Telegraphy and news: Changing perceptions of time and place in nineteenth-century Indian newspapers
Cluster of Excellence ‘Asia and Europe’, University of Heidelberg
This paper seeks to understand how the use of telegraphy for the transmission of news between India and Britain changed perceptions of time and place in nineteenth-century Indian newspapers. The history of the Indian telegraphs began in 1851, when William O’Shaughnessy built the first telegraph line between Calcutta and Diamond Harbour. The network extended rapidly and by 1855 it came to incorporate such strategic centres as Peshawar, Lahore, Delhi, Bombay and Madras. Despite its inevitable limitations, the new technology soon became an indispensable tool for the transmission of military, administrative and commercial information. English-language newspapers in India were also among the earliest beneficiaries of telegraphy and their use of the technology was further facilitated by the opening of the first submarine cable between Britain and India in 1870. Newspapers thrived on the back of this technological progress which significantly altered the process of news collection and transmission. Technologies such as the steamship and railways continued to be used alongside the electric telegraph to obtain “home” news from Britain, as well as international news from around the world. Such technologies mediated the flow of information between the colony and the imperial metropolis and provided newspaper readers in India with speedier and more comprehensive access to news. In the process, the quality of time and place itself underwent significant changes.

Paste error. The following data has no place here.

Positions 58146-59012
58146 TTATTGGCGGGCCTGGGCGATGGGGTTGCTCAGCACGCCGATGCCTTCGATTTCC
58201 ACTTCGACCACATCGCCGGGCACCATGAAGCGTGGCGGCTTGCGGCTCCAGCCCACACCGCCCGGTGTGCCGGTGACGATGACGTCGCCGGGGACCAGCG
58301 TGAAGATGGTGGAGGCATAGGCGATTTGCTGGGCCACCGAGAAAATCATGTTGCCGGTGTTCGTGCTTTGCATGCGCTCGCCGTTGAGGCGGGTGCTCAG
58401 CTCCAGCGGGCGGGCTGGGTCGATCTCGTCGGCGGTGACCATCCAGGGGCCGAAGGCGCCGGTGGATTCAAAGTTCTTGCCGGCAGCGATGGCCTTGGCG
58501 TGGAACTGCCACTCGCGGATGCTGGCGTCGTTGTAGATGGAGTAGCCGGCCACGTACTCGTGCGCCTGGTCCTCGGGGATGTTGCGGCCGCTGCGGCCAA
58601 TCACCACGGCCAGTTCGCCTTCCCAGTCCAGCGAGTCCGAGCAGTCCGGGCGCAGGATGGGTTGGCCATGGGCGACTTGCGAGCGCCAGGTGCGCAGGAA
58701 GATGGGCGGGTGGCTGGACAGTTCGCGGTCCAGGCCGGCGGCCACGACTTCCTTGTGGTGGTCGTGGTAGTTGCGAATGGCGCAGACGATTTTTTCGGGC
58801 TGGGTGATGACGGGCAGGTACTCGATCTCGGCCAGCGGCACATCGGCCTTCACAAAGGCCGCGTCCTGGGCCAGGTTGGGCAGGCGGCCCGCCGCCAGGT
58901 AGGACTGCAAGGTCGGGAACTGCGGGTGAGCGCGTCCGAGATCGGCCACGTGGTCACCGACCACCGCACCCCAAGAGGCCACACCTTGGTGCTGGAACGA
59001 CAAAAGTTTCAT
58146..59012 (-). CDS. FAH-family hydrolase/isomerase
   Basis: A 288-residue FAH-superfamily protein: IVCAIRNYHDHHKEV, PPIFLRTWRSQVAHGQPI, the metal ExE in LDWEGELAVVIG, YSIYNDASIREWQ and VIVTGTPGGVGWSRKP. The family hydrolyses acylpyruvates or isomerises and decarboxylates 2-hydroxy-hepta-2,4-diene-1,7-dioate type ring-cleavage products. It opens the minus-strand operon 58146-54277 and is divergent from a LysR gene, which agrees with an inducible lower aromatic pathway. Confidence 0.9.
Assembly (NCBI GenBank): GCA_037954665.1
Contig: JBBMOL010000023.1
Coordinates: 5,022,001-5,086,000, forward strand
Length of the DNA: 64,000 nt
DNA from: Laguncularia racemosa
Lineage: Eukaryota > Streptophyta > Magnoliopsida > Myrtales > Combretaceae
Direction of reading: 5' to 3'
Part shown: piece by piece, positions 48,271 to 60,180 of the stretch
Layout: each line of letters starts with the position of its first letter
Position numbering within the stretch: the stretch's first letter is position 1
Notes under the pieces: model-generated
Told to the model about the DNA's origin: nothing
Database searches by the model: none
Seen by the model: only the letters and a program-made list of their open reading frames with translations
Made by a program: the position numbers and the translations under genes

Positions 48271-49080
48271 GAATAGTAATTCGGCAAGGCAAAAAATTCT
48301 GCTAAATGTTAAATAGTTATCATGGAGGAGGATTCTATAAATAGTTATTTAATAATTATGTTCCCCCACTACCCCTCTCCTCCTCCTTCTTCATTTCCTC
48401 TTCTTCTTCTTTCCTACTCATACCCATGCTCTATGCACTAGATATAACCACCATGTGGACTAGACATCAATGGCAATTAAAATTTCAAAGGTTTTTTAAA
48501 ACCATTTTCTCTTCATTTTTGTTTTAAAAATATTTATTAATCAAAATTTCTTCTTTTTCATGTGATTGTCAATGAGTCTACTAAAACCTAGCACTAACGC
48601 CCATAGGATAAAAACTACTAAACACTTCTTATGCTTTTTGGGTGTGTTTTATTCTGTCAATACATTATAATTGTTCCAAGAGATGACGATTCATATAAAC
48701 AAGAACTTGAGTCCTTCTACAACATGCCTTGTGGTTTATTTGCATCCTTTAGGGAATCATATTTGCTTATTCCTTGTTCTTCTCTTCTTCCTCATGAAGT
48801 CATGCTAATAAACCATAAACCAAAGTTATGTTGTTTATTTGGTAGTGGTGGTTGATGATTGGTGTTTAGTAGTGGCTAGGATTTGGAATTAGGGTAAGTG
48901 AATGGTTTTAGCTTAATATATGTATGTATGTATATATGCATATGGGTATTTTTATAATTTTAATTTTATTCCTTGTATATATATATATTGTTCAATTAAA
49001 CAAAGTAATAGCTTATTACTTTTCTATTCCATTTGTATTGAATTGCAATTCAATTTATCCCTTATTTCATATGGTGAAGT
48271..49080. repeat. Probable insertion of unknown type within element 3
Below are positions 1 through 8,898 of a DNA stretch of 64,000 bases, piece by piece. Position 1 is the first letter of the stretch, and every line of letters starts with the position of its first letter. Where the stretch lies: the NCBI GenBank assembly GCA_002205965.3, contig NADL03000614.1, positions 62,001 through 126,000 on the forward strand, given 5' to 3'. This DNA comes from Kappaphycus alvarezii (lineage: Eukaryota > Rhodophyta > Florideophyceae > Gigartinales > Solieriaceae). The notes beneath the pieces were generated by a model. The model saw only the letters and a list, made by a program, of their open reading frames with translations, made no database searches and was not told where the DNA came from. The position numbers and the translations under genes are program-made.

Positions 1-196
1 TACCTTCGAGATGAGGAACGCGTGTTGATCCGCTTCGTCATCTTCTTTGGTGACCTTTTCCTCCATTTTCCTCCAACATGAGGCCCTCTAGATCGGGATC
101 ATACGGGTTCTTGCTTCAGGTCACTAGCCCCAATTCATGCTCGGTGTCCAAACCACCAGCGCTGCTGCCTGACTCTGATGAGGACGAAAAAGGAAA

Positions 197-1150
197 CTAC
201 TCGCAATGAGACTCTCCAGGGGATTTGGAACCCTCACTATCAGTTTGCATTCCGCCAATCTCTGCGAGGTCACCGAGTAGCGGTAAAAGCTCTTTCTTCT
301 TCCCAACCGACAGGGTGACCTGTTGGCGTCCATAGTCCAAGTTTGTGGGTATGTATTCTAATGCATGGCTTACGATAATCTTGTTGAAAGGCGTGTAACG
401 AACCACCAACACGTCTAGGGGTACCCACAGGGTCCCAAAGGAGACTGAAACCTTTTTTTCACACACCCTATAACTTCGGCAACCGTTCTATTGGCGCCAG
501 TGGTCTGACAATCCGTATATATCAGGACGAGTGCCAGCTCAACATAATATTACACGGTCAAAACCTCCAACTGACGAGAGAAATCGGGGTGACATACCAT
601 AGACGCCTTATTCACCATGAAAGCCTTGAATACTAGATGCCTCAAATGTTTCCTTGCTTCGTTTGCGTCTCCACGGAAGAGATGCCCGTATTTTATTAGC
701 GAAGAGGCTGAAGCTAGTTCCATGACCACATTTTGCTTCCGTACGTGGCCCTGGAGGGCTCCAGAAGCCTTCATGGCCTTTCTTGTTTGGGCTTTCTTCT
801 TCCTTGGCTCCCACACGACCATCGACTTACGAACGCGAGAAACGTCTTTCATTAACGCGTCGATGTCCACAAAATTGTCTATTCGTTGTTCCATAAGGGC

Drawing upon a selection of English-language newspapers published in India during the period 1850-1900 and a variety of archival sources, this paper attempts a historical analysis of news with the aim of understanding how perceptions of time and place were shaped by qualitative and quantitative changes in the method of news transmission. The choice of newspapers reflects the biased access to telegraphic news in nineteenth-century India, with vernacular-language newspapers being unable to afford subscription fees to Reuters’ news service until the beginning of the twentieth century. In order to highlight the contribution of telegraphy, the paper compares telegraphic news and news by the overland mail, taking into account both their content and form and showing how the telegraph and the steamer facilitated different temporal and spatial perceptions of the same event. The telegraph added a sense of urgency and selectiveness to news delivery. The time and place of dispatch came to represent essential elements in each telegram: an interwoven pair according to which the “newness” and importance of news was judged. By reading the columns of telegraphic news, readers in India were brought closer to places whose exact geography often escaped them and to which telegrams, which conveyed only the gist of events, could offer only partial access. The disjuncture between time and place was more obvious in the case of news conveyed by the overland mail, as this method of transmission was much more time-consuming: news lacked the temporal immediacy of telegrams, but their richness of detail allowed for a much more accurate reconstruction of the sense of place.